This morning, NPR’s Morning edition ran a news report on some medicines that may help in the fight against depression. What makes this an interesting story is that the drugs are not typical (a street drug and a motion sickness drug) and that they work quite quickly–some even in one day! In addition, these drugs do not appear to work on the neurotransmitters serotonin or norepinephrine–the focus of most of our current antidepressants–but on glutamate, another neurotransmitter.
Listen to or read the story here.
Ketamine (known on the street at Special K) may have some capacity to form new connections between neurons. The assumption is that those who suffer with depression have had significant loss of neural connections.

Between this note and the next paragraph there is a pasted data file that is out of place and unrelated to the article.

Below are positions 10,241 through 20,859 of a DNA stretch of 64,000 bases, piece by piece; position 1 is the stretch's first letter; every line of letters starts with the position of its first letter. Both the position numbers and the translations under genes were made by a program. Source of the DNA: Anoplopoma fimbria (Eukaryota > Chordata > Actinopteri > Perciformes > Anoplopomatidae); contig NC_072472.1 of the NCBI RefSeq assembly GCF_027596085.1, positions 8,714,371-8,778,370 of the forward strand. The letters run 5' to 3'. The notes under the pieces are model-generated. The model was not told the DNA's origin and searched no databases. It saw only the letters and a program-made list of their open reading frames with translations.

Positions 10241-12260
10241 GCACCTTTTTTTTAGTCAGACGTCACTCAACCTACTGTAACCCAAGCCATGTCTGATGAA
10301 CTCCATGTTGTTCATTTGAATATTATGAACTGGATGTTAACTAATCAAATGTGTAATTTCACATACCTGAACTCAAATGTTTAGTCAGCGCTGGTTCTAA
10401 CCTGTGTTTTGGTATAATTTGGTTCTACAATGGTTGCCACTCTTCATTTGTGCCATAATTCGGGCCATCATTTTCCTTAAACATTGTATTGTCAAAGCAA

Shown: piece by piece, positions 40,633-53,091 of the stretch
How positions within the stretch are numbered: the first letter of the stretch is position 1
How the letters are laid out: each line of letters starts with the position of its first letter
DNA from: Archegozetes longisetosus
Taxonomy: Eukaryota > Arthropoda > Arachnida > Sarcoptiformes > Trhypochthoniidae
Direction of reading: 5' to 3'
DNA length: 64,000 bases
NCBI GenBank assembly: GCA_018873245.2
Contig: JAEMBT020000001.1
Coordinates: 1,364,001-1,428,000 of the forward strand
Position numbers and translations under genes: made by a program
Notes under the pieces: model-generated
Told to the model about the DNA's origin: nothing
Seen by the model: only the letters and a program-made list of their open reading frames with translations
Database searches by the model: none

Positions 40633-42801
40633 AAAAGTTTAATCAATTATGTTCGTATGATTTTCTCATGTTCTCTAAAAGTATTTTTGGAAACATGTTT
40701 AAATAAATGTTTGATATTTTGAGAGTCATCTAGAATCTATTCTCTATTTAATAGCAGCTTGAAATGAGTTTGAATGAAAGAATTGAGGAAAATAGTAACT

Like with every drug, there may be some serious side effects with Ketamine: experiencing light trails (hence why clubbers use it) and foggy memories.
Findings, however initial, should (a) encourage us that better relief may be possible for millions of people, (b) remind us how little we really know about the brain, and (c) remember that those who suffer from serious depression and who seek medical treatment also must suffer with the experience of being a guinea pig of practitioners. This last point cannot be underscored enough. Medicines are never a panacea. And, we rarely can tell why one drug seems to work with some and doesn’t with others. In fact, much of what we know about drugs is shrouded in theory. Give a serotonin boosting compound to depressed people and they seem to get better suggests that the problem is that depressed people have too little serotonin in their synaptic clefts. Of course, this is mostly theory since some data may suggest that some have lower levels of serotonin and are not depressed at all.